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School-Based Health Centers, Explained

May Ortega | KUNM
The school-based health center at Pojoaque Valley High School

Students in New Mexico often have more than just homework to deal with. Sometimes they’re fighting depression or they don’t have enough to eat at home. These aren’t the kinds of things you can go to the school nurse for.

But there are dozens of school-based health centers across New Mexico that do address these problems.


Pojoaque is a close-knit town filled with family-owned restaurants and beautiful Northern New Mexico scenery. They also have one of the state’s best school-based health centers at the local high school. Roxanne Rodriguez works there.


"If they need sutures they can come here. If they have strep throat they can come here," Rodriguez said. "So I think it’s a little bit easier for them to get to us versus going to the hospital for an urgent care visit."

Pojoaque Valley High School’s facility is basically an on-campus health care hub. It provides things like birth control, vaccines, dental care and therapy. And students don’t pay a dime.


"We bill the insurance, but if insurance doesn’t pay, everything gets written off for them," she said. "The same thing goes for a student that does not have insurance. Every service through us is free."

The facility gets state and federal funding, so it can afford to absorb those costs.

Nearly all of New Mexico’s 73 centers are in places that have a shortage of health providers. Pojoaque is among a handful of those that are also open to the broader community. Rodriguez said they do it to foster health for everyone.


"The superintendent of the school was really adamant about having it start at home, so he really stressed that he’d like us to open up to the community members," she said.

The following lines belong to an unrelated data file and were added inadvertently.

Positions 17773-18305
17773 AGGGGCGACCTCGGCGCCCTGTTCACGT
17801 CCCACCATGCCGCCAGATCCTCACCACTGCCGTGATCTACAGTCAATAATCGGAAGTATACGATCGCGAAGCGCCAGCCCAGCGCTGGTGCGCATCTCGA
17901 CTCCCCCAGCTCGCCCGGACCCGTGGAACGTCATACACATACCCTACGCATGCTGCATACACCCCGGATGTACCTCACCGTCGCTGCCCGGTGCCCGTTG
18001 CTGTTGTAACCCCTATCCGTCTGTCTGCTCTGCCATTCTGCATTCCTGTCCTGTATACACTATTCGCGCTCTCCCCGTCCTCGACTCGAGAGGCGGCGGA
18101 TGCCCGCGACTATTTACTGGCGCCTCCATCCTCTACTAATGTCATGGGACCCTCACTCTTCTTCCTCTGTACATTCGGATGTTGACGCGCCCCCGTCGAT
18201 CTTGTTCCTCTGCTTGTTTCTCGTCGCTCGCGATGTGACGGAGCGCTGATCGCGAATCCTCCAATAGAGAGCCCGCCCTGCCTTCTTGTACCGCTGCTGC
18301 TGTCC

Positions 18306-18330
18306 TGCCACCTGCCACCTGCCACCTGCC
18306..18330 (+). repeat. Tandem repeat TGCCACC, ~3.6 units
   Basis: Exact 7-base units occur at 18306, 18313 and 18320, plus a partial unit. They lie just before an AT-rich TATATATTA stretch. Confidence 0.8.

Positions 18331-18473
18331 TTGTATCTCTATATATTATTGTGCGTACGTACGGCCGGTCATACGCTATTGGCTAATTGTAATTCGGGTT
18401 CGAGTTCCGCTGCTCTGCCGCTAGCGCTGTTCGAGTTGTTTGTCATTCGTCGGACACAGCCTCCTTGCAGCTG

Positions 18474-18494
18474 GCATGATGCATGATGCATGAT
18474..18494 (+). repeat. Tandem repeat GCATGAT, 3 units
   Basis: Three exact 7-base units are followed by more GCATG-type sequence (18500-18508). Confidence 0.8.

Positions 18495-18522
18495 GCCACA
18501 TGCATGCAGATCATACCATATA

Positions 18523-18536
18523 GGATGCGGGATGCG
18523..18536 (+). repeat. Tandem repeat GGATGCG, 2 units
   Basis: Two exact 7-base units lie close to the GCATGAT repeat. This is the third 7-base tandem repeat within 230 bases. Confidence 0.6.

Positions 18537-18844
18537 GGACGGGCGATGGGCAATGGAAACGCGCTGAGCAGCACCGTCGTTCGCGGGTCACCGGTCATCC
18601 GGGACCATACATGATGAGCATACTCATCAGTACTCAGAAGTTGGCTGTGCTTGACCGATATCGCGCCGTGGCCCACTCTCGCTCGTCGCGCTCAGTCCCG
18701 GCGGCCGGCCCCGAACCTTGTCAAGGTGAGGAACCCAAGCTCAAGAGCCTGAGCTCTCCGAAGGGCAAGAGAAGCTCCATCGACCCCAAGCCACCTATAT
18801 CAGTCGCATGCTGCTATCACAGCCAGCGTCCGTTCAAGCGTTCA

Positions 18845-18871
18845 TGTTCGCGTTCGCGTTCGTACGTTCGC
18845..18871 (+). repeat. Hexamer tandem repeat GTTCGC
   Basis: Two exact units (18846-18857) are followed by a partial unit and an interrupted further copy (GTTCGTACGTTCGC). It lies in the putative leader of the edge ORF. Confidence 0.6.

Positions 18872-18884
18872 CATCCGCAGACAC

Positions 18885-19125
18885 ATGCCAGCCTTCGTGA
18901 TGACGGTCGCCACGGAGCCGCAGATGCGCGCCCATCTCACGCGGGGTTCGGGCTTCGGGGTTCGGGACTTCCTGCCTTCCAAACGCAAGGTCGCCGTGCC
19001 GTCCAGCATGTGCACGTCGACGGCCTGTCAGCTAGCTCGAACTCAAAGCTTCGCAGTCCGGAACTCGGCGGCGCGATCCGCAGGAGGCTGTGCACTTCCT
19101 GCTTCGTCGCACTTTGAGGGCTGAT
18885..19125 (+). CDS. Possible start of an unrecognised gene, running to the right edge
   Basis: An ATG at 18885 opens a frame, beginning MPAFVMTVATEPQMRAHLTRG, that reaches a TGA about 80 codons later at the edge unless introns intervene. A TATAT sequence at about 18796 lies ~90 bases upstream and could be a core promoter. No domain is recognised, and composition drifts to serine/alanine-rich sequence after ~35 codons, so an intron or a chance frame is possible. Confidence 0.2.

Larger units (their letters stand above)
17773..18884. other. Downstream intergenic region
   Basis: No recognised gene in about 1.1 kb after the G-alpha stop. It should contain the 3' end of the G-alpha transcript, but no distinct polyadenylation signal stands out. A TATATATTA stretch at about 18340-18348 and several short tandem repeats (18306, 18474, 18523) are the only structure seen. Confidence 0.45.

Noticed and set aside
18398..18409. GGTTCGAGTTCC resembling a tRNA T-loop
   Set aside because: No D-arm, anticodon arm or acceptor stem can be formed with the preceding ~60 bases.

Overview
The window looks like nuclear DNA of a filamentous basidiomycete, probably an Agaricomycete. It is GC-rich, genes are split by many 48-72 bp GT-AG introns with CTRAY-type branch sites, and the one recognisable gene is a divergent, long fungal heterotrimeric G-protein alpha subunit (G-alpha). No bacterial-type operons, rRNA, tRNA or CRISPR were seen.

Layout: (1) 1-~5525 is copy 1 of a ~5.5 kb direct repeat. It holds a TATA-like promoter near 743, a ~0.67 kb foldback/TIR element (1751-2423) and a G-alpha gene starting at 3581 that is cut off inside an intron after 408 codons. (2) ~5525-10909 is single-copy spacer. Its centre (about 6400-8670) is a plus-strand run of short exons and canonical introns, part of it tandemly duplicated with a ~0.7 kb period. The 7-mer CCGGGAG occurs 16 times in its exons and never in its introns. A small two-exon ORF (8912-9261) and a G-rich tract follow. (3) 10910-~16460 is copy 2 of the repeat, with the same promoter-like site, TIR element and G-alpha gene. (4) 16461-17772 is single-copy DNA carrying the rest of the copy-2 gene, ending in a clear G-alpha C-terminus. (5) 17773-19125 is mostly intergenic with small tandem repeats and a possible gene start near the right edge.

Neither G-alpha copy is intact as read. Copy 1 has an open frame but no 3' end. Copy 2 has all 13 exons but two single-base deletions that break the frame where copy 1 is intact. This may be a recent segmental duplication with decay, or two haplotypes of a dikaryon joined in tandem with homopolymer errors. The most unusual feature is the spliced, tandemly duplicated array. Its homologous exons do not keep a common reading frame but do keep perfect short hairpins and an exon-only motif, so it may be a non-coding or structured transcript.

Credit May Ortega | KUNM
An exam room at the school-based health center at Pojoaque Valley High School.

That close relationship between the school’s leadership and the center’s staff is a big reason why Pojoaque was named the most exemplary facility in the state last year by the New Mexico Alliance for School-Based Health Care.  

"The model nationwide of school-based health is integrated primary and behavioral health services," said Executive Director Nancy Rodriguez. "That is the gold standard and especially for young people, we see that as so important."

And more than half of the state’s centers say behavioral health is one of the biggest issues their students are dealing with. Having a counselor or therapist in-house gives providers a window into those students’ struggles off campus.


"They learn about food insecurity, housing insecurity," she said. "We have had a lot of requests for donations of hygiene products for young people who may be homeless or maybe whose families can’t afford those products."


Related: South Valley School Health Center Bracing To Close

Communities large and small have these centers. There are more than a dozen of them around Albuquerque, like the one at Manzano High School. Lauren Artiglia is a family doctor there.


"So we have two rooms, and they’re fairly similarly set up," Artiglia said. "They look like a normal doctor’s office."


Birth control is one of their most popular services - options range from condoms to pills to IUDs.


"Probably up to 40 percent of our visits are reproductive health," Artiglia said.


Here's a map of which NM school-based health centers offer long-acting reversible contraception and which do not:

There’s no age limit for who can get contraceptives, according to state law. And because school-based health centers have confidentiality policies around reproductive and behavioral health, students don’t have to get their parents’ permission to get help for either one. Artiglia thinks that’s why students seek out these services so often.


"We can keep their information they share with us confidential, so I think it makes the comfort level so much better than maybe if you went to another clinic," she said.

Several centers around the state have reported lower rates of STDs and pregnancies since they’ve been open.

Artiglia said these little health care hubs can be there for students when nobody else is. She thinks if they didn’t exist, a lot of kids would miss out on having happy, healthy lives.


Support for KUNM’s Public Health New Mexico project comes from the W.K. Kellogg Foundation, the McCune Charitable Foundation, and from KUNM listeners like you.

May joined KUNM's Public Health New Mexico team in early 2018. That same year, she established the New Mexico chapter of the National Association of Hispanic Journalists and received a fellowship from the Association of Health Care Journalists. She join Colorado Public Radio in late 2019.
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